Amy Hall is the Director of Social Consciousness and a member of the Leadership Forum for women’s clothing designer EILEEN FISHER.
Amy supports the company’s efforts to practice business responsibly. In her role, Amy guides the company’s human rights work in its supply chain, supports women and girls through strategic partnerships, and ensures a growing commitment to environmental sustainability in product and practice. Below are highlights from her presentation at the 2013 WNSF Summit.
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Climate change and increased frequencies of climate variability will affect system processes within multiple sectors in cities and will thereby bring about a change in the operation strategies of urban-managers and decision-makers (Rosenzweig et. al., 2011).
In the wake of sudden climate variability, food and retail companies in the private sector face supply chain disruptions: coffee crops, for example, are highly sensitive to weather changes and rising temperatures, and cotton is infamously known as a thirsty plant (Lehner, 2012).
Climate change adaptation policies will vary widely, are location dependent and need to be specifically designed at a local scale (Hallegatte et. al., 2011).
With the frequencies of climate variabilities and increasing global warming, market opportunities have opened up for climate-resilient products (Lehner, 2012).
At the recent WNSF Summit on February 21, Amy Hall, Director of Social Consciousness at Eileen Fisher Company, commented on how Eileen Fisher is responding to the risks of climate change and opportunities through a long and durable process of adaptation.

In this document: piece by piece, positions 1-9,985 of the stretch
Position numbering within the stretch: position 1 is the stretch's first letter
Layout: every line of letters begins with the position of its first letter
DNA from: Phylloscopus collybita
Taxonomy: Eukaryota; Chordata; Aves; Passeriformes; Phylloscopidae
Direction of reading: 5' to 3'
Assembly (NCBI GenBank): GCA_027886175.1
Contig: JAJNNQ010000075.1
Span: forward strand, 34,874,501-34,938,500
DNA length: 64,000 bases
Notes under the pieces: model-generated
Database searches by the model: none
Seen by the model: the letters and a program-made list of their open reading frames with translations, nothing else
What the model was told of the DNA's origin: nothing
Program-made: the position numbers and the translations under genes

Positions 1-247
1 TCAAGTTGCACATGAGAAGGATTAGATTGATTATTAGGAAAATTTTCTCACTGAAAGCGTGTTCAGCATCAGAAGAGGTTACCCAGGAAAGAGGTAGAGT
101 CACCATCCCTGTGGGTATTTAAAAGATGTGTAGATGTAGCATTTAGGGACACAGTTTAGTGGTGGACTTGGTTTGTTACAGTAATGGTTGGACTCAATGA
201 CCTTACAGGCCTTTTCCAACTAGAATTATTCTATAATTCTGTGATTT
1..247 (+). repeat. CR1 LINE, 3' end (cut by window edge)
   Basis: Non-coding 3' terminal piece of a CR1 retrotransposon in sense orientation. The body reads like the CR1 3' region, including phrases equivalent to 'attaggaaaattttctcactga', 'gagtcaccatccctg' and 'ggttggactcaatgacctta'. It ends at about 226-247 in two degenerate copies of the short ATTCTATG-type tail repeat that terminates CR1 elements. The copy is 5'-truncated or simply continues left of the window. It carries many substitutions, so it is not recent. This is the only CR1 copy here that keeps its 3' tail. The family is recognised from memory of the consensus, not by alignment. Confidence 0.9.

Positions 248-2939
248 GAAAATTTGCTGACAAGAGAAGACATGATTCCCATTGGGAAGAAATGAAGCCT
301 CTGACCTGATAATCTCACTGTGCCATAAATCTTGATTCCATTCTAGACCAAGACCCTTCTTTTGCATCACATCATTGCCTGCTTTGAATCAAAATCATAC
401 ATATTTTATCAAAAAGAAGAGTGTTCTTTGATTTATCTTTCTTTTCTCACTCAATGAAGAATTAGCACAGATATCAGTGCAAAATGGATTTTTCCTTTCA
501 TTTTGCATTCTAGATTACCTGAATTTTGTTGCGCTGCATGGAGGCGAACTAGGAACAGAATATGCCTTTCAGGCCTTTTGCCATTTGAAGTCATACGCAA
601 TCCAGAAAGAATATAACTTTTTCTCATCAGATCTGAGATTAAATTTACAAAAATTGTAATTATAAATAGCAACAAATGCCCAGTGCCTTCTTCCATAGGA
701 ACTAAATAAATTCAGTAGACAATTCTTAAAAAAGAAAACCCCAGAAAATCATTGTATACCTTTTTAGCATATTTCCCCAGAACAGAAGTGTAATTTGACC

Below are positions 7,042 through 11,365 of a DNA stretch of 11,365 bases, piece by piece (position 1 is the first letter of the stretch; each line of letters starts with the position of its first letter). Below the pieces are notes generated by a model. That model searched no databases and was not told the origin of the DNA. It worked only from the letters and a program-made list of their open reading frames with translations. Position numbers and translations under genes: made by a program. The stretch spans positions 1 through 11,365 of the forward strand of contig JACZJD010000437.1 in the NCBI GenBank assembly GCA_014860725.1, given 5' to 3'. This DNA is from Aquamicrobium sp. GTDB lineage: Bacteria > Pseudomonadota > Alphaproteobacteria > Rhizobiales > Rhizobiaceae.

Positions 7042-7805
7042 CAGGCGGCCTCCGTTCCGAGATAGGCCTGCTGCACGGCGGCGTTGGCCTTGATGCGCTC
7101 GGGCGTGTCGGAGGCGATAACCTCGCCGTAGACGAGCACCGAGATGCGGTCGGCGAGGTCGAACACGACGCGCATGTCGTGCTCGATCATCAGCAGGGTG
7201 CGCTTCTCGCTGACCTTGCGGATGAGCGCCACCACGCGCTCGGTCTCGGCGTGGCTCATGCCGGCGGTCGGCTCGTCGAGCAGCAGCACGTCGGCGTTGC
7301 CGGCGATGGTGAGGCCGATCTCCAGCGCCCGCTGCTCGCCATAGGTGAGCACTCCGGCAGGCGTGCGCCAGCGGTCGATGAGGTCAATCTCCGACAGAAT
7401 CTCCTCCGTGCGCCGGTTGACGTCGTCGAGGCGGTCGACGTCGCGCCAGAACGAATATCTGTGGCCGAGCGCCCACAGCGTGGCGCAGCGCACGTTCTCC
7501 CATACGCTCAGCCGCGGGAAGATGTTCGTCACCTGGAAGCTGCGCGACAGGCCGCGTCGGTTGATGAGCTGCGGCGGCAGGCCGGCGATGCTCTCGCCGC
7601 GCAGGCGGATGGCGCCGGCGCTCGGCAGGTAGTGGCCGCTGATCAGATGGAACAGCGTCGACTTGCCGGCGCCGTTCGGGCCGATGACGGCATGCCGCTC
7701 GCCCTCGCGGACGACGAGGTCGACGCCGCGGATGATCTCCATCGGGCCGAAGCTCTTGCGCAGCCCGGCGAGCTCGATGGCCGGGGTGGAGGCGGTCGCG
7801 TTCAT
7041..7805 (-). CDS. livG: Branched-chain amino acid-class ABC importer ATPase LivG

Amy noted that the latest initiative by Eileen Fisher – Green Eileen – is the first of its kind in the fashion retail sector in New York. A recycling program, Green Eileen collects and resells gently worn Eileen Fisher clothing. In this way, the private firm extends the life of garments, keeps clothing out of landfills and helps ensure long-term sustainable business practices. “In just three years, sales from our gently worn clothing have added up to $1.3 million in proceeds, all of which goes towards non-profit groups supporting Eileen Fisher”, explained Amy.
Eileen Fisher also has a Repair Program at its distribution center in Secaucus, New Jersey. “Repairing items rather than replacing them keeps clothing in customers’ closets and out of the landfills,”according to Jim Gundell, Co-Chief Operating Officer and Facilitating Leader at Eileen Fisher.
Eileen Fisher company now has 58 stores across United States, Canada and United Kingdom. and warehouse style offices located in Irvington, New York. The offices were recently remodeled to increase natural light useage and is now undergoing repairs after damage from Hurricane Sandy.
- Rosenzweig, C., Solecki, W. D., Hammer, S. A., & Mehrotra, S. (Eds.). (2011).Climate change and cities: first assessment report of the Urban Climate Change Research Network. Cambridge University Press.
- Hallegatte, S., Henriet, F., & Corfee-Morlot, J. (2011). The economics of climate change impacts and policy benefits at city scale: a conceptual framework. Climatic change, 104(1), 51-87.
- Lehner, P. (2012). Major businesses prepare to deal with climate change. Natural Resources Defense Council Switchboard. July 25, 2012. Retrieved on February 25, 2013 from http://switchboard.nrdc.org/blogs/plehner/major_businesses_prepare_to_de.html
- Image 1: Holistic Vision & Lifecycle of a Garment at Eileen Fisher. Retrieved on February 25, 2013 from http://www.eileenfisher.com/EileenFisherCompany/CompanyGeneralContentPages/SocialConciousness/environment.jsp